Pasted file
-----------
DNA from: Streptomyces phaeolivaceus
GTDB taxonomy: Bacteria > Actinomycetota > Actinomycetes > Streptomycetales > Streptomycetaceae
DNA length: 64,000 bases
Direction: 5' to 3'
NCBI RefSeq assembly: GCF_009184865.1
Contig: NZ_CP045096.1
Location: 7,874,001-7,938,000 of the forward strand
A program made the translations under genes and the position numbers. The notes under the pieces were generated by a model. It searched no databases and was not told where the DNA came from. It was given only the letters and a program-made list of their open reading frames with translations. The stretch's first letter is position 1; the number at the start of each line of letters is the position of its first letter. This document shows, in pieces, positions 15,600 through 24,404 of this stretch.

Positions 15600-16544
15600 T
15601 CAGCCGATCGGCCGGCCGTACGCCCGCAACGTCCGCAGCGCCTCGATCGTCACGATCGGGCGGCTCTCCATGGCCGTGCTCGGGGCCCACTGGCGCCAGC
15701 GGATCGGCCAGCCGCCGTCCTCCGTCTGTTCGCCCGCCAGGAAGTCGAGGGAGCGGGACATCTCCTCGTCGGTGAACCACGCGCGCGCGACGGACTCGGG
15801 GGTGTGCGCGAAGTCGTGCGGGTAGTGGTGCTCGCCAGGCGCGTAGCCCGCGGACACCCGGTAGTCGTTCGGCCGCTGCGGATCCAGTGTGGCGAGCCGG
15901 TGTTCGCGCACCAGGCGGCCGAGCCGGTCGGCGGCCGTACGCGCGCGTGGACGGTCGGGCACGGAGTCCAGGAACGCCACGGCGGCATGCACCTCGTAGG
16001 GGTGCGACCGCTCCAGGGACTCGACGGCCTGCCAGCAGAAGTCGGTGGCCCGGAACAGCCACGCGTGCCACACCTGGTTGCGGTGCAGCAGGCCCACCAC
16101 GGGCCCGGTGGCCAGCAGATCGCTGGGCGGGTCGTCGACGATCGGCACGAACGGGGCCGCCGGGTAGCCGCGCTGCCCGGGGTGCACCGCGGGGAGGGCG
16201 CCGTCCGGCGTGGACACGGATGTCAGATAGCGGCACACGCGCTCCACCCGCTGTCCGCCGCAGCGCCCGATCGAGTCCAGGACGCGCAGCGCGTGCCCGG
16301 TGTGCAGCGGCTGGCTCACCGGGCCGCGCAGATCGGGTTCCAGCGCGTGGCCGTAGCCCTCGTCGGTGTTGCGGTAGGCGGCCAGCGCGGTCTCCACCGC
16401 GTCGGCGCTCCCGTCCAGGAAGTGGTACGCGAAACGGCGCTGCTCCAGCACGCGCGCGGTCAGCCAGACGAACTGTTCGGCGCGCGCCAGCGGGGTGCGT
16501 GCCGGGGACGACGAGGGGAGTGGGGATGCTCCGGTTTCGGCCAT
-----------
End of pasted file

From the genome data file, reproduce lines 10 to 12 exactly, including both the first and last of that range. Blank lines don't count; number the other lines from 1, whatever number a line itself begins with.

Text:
15600 T
15601 CAGCCGATCGGCCGGCCGTACGCCCGCAACGTCCGCAGCGCCTCGATCGTCACGATCGGGCGGCTCTCCATGGCCGTGCTCGGGGCCCACTGGCGCCAGC
15701 GGATCGGCCAGCCGCCGTCCTCCGTCTGTTCGCCCGCCAGGAAGTCGAGGGAGCGGGACATCTCCTCGTCGGTGAACCACGCGCGCGCGACGGACTCGGG